I declined to take on a tree removal and it fell the same day.

colb

Well-Known Member
I rarely decline tree work - maybe 5-10 times over my 5.3 year career. Today, I showed up to estimate a removal that would require rigging off the tree and a TIP in an adjacent tree with a 1/4 dieback in the upper canopy. After quite a bit of consideration, I decided to decline and refer it to a tracked bucket company. The client notified me at 7:30pm that it fell down. I did not show up and say "nope"! I looked at it for a few minutes and thought "you know, if you line up a hundred trees like that, there is a good chance one of them is going to fail if you rig something from it." Turns out, I was right.

22" diameter laurel oak with excellent spring leaf flush, two dead ~6" diameter limbs in the crown, pileated woodpecker excavations on 1/4 of the diameter extending 20 feet from base upwards, and same area with hypoxillon canker. 50° lean. My thoughts were that that much lean made the tree reliant on its structural integrity, which appeared compromised to at least 1/4 degree. The TIP in the other tree was unattractive - I would have been almost horizontal with respect to it, and the TIP crotch had both live and dead branches emanating from it. I would have been climbing with a breakaway-rated caribiner on my lanyard. Rigging the tree off itself seemed unpleasant. When I added it all up, it just didn't add up. I guess it bothers me that I added it all up instead of immediately identifying that I didn't want to take it on...

I also had a client call this morning with a failed water oak on her driveway - 1/2 internal decay of trunk at break zone, not visible from outside except for a slight increased diameter.

These two failures bother me because it's not windy or wet out there, yet shit's falling. Does anyone have any learning points they would share? Why didn't I look at it and say "nope" right away?
 

oldoakman

Well-Known Member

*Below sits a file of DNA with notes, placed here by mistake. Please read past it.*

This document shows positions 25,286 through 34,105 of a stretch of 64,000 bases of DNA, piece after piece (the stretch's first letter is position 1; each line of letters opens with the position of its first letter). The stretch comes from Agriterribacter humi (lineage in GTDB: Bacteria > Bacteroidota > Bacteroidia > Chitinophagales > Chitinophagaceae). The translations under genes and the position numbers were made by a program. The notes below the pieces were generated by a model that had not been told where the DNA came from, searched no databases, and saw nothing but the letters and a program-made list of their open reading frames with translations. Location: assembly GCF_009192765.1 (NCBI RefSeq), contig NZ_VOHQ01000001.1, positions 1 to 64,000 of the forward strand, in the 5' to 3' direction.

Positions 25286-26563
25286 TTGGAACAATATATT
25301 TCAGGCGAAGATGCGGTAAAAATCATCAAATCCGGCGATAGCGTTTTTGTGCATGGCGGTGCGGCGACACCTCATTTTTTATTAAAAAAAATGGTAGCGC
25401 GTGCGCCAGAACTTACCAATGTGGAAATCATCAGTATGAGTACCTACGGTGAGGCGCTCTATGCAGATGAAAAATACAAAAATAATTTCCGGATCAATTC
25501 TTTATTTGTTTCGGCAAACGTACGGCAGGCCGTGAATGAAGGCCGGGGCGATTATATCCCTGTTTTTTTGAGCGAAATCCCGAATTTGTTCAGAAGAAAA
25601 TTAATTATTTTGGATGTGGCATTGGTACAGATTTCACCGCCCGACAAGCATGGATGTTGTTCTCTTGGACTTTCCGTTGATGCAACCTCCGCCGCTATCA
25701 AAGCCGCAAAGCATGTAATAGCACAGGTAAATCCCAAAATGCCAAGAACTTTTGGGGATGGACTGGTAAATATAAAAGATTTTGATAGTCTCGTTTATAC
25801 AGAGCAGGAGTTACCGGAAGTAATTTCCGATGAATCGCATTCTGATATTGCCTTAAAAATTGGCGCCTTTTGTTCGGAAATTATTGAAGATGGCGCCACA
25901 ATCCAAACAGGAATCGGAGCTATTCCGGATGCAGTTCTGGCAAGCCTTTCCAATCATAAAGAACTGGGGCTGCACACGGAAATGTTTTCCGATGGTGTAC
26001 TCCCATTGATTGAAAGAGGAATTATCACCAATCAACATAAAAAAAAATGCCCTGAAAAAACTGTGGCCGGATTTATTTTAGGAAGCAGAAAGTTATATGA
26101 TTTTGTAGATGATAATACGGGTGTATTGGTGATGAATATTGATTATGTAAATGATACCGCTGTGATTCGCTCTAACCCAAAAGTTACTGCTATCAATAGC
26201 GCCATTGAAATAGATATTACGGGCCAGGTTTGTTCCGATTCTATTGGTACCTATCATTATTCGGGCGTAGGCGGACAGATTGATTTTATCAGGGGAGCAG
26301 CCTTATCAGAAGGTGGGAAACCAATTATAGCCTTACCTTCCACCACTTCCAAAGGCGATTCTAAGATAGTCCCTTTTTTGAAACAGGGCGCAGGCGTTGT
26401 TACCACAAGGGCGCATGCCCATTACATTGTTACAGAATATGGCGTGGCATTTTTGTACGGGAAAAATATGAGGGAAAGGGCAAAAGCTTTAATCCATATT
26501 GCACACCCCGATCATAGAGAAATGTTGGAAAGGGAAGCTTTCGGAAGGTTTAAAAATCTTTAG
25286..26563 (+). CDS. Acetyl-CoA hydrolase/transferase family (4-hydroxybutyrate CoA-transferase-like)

Haven't quite had that scenario but similar and the season is young. Dont know what the remainder of the year will bring. Be safe and alert.
 

Bango Skank

Well-Known Member
Why didn't I look at it and say "nope" right away?
I think almost anyone is going to try to examine all of their options before turning down work. Especially if there's other trees around that might offer tie in and rigging points. Ultimately you made the right decision and live to fight another day.

Customer should've called years ago. Estimates are (usually) free, and they could've picked your brain a little about what to expect from the tree in the future.
 
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CanadianStan

Well-Known Member
1- Routinely sounding trees that present both healthy and unhealthy has helped me learn a lot about what might be hiding

2- Instead of viewing that secondary TIP as a TIP, you could have used it to guy the main tree back, adding additional mechanical integrity to a failing tree. Just an idea of viewing that 2nd tree as a structural aid instead of a positioning backup

3- Trust your gut. 5.3 years is a long time, and your body and brain register a lot of information subconsciously about trees and their states.

Also, 50º degree lean? daaaaaaaaamn
 

colb

Well-Known Member
Trees fail under static loads if a dynamic load doesn't get to them first. Gravity never takes a coffee break. That flush of new foliage may have added significant static load to already badly compromised architecture.
Very good point, Richard. Does anyone know percent change in weight between late winter and spring trees?
 

colb

Well-Known Member
Doing a 'thump test'...know what I mean?...can tell you a LOT! Get in the habit of thumping, make an assessment, do the removal and see if your assumption met reality.
I think it would have barber chaired if I thumped it, right? :LOL:

And, doesn't the pileated woodpecker thump test better than I do? If he/she says it's a quarter dead, that's pretty accurate to me. It was carving along a defined dunce cap-shaped polygon.